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Monday, July 10, 2006

The Cult of Zidane

OK, let's get this out of the way: Zinedine Zidane is a legend. He's perhaps the greatest player since Diego Maradona. The guy has won the World Cup and European Championship with France. He's led Real Madrid to the Champion's League and La Liga title. He's a three-time world player of the year.

That being said, hasn't the Zidane worship during this World Cup gone far enough? I understand that journalists and television commentators need stories and hooks to draw an audience, but the Zidane lovefest spun out of control. Was it a great story that France's veterans made one last run to the World Cup final? Absolutely. Did Zidane play a key role in that? You bet. But what has been forgotten in the hoopla is the fact that for at least half of his World Cup matches, Zidane looked past his prime and average. He made a colossal error of judgment in the final that may have doomed his team. Yet the worshipful football media nevertheless awarded Zidane with the Golden Ball for most outstanding player at the 2006 FIFA World Cup. In a word: Huh? Let's look at his performances.

First of all, Zidane scored 3 goals. Only 1 goal was in the run of play. The other 2 were penalty kicks that had been earned by other players. He also assisted Thierry Henry's goal against Brazil--but let's face it: Henry was unmarked and the story of that goal was Henry's sensational volley finish. But starting from the beginning, Zidane looks old and average in two dour draws against Switzerland and the Korean Republic. He gets two yellow cards and misses the Togo match. That's when Patrick Vieira and Henry lead France to the victory that starts the momentum they rode all the way to the final--momemtum that starts without Zidane on the field. Now, it's indisputable that Zidane had a very good game against Spain, including a nice goal to seal it. His abiilty to slow the pace actually worked to France's advantage for a change against the fast-paced and young Spaniards. Zidane followed that up with a great game against Brazil. It was vintage Zidane, controlling the midfield. But let's not forget the importance of Makelele and Vieira, whose physical play exposed Brazil's soft, underachieving midfield and allowed Zidane to do his thing. This Brazil proved to be a great collection of individuals who were melded into an average team. Zidane was OK but not dominant against Portugal. Yes, he converted a penalty earned by Henry. But he didn't do anything extraordinary in the match.

This brings us to the World Cup final. France once again are awarded a penalty kick after Malouda essentially dives. Zidane steps up and attempts a bold (foolish?) chip shot that draws iron and fortuitously bounces in for a goal. Other players have been criticized for attempting such a kick, but when Zidane does it, it's cheeky and bold. Otherwise, the Italian midfield had their way with him. They kept up with him and stripped him of possession several times. Zidane's inability to break through on his own talent led him to take several dives in a desperate effort to get a free kick. Did anybody hear criticism of his dives? I sure didn't. His best moment of the entire match was his searing, extra-time header that Buffon brilliantly saved. France was dominating possession and looked the more likely to break the deadlock when Zidane famously lost his head, er, planted it in the chest of Marco Materazzi. France's momentum was stymied, Italy was able to hold on until penalty kicks, and the rest is history. It is being alleged that Materazzi said something very offensive to Zidane, though nobody but the two players involved knows what it was. Regardless, Zidane's loss of poise is inexcusable and he very well may have cost France the World Cup. Sorry, no Golden Ball here.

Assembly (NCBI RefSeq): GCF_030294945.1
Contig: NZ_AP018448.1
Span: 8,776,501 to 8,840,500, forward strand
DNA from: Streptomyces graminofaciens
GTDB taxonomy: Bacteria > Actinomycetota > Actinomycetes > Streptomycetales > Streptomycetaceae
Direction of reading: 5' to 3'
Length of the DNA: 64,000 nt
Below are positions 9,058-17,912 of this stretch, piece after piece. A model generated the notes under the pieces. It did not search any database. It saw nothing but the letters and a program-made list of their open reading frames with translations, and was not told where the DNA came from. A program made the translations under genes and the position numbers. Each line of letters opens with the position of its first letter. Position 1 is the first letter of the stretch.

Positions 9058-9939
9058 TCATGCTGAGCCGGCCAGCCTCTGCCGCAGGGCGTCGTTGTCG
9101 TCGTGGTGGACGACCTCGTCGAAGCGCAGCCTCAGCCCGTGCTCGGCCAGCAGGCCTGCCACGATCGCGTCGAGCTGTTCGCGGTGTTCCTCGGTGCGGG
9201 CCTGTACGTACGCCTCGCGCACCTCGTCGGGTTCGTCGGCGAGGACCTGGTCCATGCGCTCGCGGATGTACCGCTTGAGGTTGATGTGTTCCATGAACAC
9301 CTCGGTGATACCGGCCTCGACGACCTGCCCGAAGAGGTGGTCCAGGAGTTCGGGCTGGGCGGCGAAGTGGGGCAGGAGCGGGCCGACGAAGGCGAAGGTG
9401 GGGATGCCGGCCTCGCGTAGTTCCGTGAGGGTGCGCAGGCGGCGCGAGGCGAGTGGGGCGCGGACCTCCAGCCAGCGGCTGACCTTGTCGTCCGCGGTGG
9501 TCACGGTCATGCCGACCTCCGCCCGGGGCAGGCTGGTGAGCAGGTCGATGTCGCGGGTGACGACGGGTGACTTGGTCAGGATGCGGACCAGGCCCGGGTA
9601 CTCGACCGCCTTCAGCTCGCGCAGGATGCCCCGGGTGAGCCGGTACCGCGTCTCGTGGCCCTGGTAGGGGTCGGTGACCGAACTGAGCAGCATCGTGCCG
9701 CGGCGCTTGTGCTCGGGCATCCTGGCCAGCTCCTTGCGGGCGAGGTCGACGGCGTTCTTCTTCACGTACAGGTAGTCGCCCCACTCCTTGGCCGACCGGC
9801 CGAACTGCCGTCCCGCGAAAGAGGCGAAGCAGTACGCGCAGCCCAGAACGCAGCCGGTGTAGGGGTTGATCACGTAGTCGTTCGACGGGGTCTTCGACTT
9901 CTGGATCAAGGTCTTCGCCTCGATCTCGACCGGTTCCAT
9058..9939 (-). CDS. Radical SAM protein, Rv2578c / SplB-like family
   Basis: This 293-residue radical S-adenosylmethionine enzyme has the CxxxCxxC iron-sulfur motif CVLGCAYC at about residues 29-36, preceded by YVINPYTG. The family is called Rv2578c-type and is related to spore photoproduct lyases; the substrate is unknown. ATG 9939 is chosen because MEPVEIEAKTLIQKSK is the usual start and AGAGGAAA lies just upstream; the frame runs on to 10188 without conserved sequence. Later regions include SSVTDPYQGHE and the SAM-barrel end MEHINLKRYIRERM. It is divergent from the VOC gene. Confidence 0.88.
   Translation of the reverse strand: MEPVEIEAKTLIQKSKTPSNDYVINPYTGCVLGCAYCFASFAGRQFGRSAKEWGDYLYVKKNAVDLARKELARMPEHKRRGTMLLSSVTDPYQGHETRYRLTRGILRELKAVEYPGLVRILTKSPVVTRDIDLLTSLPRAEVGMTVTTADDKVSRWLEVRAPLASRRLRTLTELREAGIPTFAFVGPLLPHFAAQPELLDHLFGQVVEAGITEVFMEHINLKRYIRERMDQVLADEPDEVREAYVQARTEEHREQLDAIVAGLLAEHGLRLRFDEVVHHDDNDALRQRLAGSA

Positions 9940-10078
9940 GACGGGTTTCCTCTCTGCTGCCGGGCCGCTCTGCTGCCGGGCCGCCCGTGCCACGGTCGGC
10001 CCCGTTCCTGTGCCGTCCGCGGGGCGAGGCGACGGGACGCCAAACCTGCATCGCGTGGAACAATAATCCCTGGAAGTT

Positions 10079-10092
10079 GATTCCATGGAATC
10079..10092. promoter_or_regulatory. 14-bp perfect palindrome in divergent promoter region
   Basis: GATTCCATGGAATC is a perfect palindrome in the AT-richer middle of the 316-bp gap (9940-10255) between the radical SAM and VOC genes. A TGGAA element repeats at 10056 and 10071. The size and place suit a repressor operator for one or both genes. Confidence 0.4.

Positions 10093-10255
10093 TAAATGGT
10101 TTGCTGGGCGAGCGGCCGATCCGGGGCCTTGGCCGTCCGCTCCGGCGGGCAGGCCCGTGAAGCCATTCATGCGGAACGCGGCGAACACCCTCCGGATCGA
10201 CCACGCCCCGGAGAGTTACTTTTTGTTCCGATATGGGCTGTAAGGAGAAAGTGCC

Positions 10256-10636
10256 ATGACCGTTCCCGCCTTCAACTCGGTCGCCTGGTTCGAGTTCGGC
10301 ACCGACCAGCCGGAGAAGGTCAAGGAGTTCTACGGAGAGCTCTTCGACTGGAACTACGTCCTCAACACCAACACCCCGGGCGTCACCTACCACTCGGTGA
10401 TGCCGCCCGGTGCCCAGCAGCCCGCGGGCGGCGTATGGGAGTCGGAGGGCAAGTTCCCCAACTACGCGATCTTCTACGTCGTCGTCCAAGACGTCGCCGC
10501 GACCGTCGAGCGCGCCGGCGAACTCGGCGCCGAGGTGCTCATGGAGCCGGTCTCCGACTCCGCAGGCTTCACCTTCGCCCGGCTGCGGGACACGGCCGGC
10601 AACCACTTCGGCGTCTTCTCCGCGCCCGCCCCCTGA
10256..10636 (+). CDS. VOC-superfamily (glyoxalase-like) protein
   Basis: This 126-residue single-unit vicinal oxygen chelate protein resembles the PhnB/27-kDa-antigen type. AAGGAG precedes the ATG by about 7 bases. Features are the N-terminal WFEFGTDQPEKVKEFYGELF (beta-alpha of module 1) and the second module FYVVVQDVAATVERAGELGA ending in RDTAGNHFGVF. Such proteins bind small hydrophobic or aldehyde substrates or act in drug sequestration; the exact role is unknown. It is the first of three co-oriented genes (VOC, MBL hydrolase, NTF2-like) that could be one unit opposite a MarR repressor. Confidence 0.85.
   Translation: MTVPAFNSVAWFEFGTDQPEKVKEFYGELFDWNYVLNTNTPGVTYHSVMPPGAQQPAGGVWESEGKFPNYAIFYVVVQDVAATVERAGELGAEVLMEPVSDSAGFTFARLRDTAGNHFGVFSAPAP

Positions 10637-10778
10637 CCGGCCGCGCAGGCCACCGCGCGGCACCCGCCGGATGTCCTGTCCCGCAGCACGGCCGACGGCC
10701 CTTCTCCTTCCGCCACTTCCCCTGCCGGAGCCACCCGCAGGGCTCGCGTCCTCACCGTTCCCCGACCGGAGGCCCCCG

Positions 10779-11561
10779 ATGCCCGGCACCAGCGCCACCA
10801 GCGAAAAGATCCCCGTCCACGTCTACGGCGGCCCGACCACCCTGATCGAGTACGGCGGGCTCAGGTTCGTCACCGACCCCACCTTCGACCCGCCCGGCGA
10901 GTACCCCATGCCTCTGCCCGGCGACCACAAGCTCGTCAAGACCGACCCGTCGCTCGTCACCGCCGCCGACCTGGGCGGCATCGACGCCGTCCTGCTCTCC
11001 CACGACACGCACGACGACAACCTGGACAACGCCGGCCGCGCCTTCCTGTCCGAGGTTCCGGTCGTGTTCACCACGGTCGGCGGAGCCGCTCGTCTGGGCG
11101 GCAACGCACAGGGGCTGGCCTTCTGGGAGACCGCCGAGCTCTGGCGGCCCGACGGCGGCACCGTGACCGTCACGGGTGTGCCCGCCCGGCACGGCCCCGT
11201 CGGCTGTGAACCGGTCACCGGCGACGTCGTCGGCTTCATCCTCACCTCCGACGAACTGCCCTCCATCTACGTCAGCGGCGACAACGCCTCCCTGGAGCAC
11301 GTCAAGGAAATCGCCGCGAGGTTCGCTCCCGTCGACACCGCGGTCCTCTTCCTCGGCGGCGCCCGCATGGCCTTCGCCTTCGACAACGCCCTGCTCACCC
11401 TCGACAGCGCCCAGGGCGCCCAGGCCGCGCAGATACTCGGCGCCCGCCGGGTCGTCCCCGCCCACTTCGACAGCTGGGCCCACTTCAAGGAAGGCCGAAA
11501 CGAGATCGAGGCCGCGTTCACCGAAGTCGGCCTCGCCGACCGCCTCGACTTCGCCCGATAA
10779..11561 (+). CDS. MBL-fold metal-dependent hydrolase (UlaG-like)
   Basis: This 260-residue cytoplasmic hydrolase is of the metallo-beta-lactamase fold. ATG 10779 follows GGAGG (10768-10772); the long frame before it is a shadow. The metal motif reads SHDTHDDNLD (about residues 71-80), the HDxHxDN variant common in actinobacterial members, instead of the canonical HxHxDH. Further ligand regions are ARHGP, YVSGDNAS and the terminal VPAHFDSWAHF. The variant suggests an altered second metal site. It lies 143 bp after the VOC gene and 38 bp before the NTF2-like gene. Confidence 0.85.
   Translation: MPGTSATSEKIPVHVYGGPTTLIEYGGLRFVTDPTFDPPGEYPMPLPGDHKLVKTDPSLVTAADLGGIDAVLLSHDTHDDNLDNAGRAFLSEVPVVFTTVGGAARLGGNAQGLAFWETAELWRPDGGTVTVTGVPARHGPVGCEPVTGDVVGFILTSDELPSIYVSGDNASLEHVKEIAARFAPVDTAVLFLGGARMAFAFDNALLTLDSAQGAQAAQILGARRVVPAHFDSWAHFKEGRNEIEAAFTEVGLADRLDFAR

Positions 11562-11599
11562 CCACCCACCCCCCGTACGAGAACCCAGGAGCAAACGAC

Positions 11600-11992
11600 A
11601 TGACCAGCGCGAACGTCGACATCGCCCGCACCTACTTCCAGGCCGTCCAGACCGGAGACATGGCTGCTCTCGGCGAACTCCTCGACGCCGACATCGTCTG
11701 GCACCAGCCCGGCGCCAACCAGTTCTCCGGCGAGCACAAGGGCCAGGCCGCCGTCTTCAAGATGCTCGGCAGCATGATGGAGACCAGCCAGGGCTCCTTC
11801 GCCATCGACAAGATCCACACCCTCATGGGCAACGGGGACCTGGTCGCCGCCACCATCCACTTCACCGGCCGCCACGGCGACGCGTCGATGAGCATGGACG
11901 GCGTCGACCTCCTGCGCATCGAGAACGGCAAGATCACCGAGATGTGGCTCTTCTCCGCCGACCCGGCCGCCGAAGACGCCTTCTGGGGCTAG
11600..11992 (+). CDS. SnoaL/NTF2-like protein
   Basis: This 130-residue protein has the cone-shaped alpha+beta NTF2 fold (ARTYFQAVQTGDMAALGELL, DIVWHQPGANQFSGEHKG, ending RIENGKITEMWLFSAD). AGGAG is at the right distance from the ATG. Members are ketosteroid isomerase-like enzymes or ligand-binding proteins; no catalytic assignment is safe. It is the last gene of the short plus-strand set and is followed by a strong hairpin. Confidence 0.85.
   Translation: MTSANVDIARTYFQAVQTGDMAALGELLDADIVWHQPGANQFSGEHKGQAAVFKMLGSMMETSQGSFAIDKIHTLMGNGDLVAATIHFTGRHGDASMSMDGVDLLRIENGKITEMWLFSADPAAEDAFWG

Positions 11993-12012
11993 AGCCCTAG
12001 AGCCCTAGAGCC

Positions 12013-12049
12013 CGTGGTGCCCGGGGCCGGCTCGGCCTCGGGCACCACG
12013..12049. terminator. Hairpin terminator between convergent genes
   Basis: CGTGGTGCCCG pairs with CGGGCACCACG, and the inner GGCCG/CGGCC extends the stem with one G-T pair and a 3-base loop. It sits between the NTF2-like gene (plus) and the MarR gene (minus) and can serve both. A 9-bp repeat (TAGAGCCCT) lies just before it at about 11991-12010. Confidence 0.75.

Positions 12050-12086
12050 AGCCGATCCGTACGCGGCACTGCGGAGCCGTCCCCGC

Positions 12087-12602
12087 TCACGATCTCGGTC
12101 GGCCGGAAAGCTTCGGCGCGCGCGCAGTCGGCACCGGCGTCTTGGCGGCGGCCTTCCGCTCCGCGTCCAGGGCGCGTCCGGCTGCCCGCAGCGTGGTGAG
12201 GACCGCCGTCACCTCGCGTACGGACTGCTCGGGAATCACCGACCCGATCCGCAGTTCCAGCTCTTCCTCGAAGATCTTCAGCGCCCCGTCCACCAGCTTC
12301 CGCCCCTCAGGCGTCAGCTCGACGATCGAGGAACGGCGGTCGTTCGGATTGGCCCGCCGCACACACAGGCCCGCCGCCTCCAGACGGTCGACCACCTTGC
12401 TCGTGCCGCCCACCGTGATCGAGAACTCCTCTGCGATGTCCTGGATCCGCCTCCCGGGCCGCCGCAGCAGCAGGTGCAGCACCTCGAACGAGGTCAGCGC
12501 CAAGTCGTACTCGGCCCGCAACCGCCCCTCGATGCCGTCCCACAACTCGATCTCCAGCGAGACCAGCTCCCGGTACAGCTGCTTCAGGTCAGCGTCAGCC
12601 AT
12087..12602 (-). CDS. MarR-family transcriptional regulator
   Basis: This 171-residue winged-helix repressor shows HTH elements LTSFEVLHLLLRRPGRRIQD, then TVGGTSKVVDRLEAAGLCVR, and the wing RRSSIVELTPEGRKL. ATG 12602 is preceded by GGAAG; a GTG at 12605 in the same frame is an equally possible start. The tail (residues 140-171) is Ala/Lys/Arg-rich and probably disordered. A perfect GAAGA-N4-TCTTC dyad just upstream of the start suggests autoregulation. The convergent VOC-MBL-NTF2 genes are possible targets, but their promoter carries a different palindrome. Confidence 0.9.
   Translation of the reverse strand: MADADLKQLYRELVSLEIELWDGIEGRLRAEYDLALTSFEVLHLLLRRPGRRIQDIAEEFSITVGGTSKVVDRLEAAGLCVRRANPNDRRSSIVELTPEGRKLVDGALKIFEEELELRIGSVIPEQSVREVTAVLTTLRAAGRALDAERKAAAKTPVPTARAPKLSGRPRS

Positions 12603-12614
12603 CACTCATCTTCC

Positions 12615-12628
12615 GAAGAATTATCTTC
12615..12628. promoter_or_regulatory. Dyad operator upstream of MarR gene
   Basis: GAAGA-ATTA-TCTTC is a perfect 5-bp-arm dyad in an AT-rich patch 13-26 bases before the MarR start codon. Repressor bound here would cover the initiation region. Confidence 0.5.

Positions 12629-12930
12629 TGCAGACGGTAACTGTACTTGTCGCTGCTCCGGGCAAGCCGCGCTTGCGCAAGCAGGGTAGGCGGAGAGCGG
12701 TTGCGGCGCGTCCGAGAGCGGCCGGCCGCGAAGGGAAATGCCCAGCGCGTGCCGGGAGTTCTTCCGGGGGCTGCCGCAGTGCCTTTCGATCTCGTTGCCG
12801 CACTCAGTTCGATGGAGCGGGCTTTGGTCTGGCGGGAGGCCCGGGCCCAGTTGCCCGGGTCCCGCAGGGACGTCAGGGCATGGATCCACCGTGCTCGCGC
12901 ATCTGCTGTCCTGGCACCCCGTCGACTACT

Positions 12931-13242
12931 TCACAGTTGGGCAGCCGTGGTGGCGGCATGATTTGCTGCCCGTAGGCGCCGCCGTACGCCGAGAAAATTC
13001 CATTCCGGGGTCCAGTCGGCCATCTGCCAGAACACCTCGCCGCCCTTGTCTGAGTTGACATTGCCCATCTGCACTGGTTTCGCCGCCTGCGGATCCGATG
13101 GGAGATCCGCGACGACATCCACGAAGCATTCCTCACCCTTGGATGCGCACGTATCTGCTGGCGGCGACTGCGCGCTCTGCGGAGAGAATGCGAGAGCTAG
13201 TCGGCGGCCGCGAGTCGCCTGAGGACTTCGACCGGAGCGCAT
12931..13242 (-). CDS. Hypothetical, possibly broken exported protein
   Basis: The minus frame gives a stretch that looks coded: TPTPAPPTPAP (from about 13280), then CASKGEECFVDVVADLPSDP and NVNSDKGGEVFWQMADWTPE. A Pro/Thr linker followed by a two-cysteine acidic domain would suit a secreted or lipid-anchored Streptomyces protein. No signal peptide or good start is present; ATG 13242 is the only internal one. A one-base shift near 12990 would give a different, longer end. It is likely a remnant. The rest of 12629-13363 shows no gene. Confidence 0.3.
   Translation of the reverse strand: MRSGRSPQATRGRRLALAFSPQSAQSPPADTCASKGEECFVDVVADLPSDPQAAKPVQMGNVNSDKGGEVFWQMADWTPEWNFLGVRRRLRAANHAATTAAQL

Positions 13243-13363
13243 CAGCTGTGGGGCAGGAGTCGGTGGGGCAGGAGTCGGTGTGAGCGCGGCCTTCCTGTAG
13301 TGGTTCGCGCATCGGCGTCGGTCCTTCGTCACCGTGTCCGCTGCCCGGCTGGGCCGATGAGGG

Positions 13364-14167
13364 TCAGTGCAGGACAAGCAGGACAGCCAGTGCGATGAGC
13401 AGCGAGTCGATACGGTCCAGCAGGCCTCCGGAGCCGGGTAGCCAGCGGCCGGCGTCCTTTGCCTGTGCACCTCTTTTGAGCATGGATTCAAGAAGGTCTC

Who deserved it more? Without question, Italian defender and captain Fabio Cannavaro did. He had a dominant, spectacular Cup. Italy gave up two goals the entire tournament--an own goal and a penalty from a dive. He was more consistent than Zidane, but his failure was not that he was a defender. It was that he was not Zidane. The legend and the man were hopelessly mixed in the breathless, salivating, derriere-smooching coverage this entire Cup. I'm almost ready to say that even Henry had a better Cup. He's a better player than Zidane is NOW, but due to the legendary status and political power of Zidane he was forced to adapt his game to Zidane rather than vice versa. Oh, another Golden Ball candidate? How about Miroslav Klose, who scored five goals for Germany and looked solid throughout the tournament? What about Italy's Andrea Pirlo, who had a great tournament and was Man of the Match in the final? Great performances, but it should have gone to Cannavaro. By the way, the Golden Ball is awarded by media vote. These are the very ones who lionize every movement by the great Zidane while overlooking his other pedestrian moments. It's ridiculous, really.

Zidane has received some criticism for his vicious headbutt and shameful departure from the World Cup final, but look for the Zidane-loving media to focus now on what provoked him. It's an interesting and perhaps important question, but it never will excuse his actions. There is also no excuse for the Cult of Zidane so rampant in the soccer media establishment. Perhaps we need to remember the words of Zidane's own agent: He is a human being, not a god.

P.S. Zidane has received 14 red cards in his career, including one in the 1998 World Cup when he stomped on Saudi Arabia captain Fuad Amin.

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